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Re: Re: Useless CubeSats



Student projects need to be completed within the timeframe of the course and
they need to be within the capability of someone with no previous experience
so it limits the complexity. After graduation, and if they get a job in this
area, they will work as part of a team led by people with more experience.

Anything complex is undertaken by a tenured professor with a group of
post-graduate students as part of a research project funded by grant money.
Universities haven't received public grant money for communications
satellites since the 1970's as they are now commercial products. AMSAT can
pay universities to work on portions of communications satellites that fit
with their goals and I think that this has been done in the past. Otherwise,
universities are going to do research with projects like P5A.

73,

John
KD6OZH

----- Original Message -----
From: "William Leijenaar" <pe1rah@hotmail.com>
To: <amsat-bb@amsat.org>
Sent: Monday, February 07, 2005 21:22 UTC
Subject: [amsat-bb] Re: Useless CubeSats


> Hi AMSATs,
>
> I think CUBESATS can be interresting for some small scientific
experiments.
> The way they are now presented is in my view not a right picture.
>
> They are presented as a learning basis for young students to learn how to
> build a satellite.
> I don't know how a 10cmx10cmx10cm cubic construction can ever help to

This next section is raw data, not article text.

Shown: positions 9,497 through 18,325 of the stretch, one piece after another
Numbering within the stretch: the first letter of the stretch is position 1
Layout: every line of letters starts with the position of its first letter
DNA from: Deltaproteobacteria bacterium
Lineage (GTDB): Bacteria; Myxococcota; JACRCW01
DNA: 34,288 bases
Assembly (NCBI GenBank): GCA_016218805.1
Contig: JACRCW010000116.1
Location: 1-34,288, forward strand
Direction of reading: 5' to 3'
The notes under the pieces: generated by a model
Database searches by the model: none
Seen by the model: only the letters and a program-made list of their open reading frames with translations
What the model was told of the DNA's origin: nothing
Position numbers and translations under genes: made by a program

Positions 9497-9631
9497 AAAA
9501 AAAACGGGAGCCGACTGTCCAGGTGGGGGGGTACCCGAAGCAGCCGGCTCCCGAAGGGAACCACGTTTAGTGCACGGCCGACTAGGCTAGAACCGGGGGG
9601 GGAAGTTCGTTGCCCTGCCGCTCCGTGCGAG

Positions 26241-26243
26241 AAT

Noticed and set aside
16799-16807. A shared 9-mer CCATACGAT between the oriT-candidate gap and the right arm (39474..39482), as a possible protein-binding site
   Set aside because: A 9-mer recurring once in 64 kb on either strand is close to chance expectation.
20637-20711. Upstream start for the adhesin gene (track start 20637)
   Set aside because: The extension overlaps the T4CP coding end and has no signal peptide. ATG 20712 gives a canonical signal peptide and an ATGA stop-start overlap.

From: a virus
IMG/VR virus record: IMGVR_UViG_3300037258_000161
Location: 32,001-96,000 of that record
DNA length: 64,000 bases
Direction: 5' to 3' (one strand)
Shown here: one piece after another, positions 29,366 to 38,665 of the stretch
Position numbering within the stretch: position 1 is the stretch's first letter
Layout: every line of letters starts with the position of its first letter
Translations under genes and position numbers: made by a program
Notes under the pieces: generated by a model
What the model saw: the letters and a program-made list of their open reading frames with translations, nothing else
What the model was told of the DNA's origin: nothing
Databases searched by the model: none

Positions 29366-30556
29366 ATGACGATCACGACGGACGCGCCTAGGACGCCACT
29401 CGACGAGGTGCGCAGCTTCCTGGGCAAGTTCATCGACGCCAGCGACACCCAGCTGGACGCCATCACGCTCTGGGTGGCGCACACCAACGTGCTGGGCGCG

> understand how to build a real satellite of several meters in diameter.
>
> Its like giving a truck-mechanic-student a small truck model to learn how
to
> repair a truck engine.
>
> Like I mentioned a while ago, it would be much better when these students
> work together on a real big (international) satellite. When this satellite
> would also give something that can be usefull for universities or ham
radio
> it would be interresting...
>
> SSETI is a good example of such cooperation between European universities.
>
> A better use for the CUBEs would be on a high-altitude balloon.
> The boxes are small and light, and ideal for such missions.
> These missions are less expensive and are 100x more educative because
after
> the box returns down, the student can inspect what has happened to the
> electronics.
> You can only learn when you know what you have done wrong, and when you
can
> change it and try again.
>
> 73 de PE1RAH,
> William
> ---
>
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> ----
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----
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